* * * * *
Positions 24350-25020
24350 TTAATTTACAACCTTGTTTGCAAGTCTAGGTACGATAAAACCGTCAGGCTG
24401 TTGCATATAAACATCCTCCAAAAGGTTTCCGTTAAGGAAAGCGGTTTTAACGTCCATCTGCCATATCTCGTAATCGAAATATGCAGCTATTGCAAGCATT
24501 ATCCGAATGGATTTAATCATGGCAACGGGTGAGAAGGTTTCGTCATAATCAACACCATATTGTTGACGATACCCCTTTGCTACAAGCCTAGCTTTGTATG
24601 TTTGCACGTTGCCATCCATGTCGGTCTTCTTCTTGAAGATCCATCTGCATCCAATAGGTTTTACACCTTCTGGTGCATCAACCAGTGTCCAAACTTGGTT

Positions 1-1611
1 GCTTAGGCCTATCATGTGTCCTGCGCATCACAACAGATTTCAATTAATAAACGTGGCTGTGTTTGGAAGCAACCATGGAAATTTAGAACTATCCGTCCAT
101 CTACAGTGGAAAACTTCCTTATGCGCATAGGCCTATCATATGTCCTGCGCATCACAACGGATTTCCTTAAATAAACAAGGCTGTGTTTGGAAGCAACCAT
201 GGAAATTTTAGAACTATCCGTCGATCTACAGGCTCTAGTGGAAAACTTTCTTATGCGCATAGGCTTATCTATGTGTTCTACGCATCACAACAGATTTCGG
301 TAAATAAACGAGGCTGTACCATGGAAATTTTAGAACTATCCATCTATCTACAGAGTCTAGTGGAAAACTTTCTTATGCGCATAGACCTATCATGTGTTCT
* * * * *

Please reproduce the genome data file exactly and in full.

Positions 24350-25020
24350 TTAATTTACAACCTTGTTTGCAAGTCTAGGTACGATAAAACCGTCAGGCTG
24401 TTGCATATAAACATCCTCCAAAAGGTTTCCGTTAAGGAAAGCGGTTTTAACGTCCATCTGCCATATCTCGTAATCGAAATATGCAGCTATTGCAAGCATT
24501 ATCCGAATGGATTTAATCATGGCAACGGGTGAGAAGGTTTCGTCATAATCAACACCATATTGTTGACGATACCCCTTTGCTACAAGCCTAGCTTTGTATG
24601 TTTGCACGTTGCCATCCATGTCGGTCTTCTTCTTGAAGATCCATCTGCATCCAATAGGTTTTACACCTTCTGGTGCATCAACCAGTGTCCAAACTTGGTT

Positions 1-1611
1 GCTTAGGCCTATCATGTGTCCTGCGCATCACAACAGATTTCAATTAATAAACGTGGCTGTGTTTGGAAGCAACCATGGAAATTTAGAACTATCCGTCCAT
101 CTACAGTGGAAAACTTCCTTATGCGCATAGGCCTATCATATGTCCTGCGCATCACAACGGATTTCCTTAAATAAACAAGGCTGTGTTTGGAAGCAACCAT
201 GGAAATTTTAGAACTATCCGTCGATCTACAGGCTCTAGTGGAAAACTTTCTTATGCGCATAGGCTTATCTATGTGTTCTACGCATCACAACAGATTTCGG
301 TAAATAAACGAGGCTGTACCATGGAAATTTTAGAACTATCCATCTATCTACAGAGTCTAGTGGAAAACTTTCTTATGCGCATAGACCTATCATGTGTTCT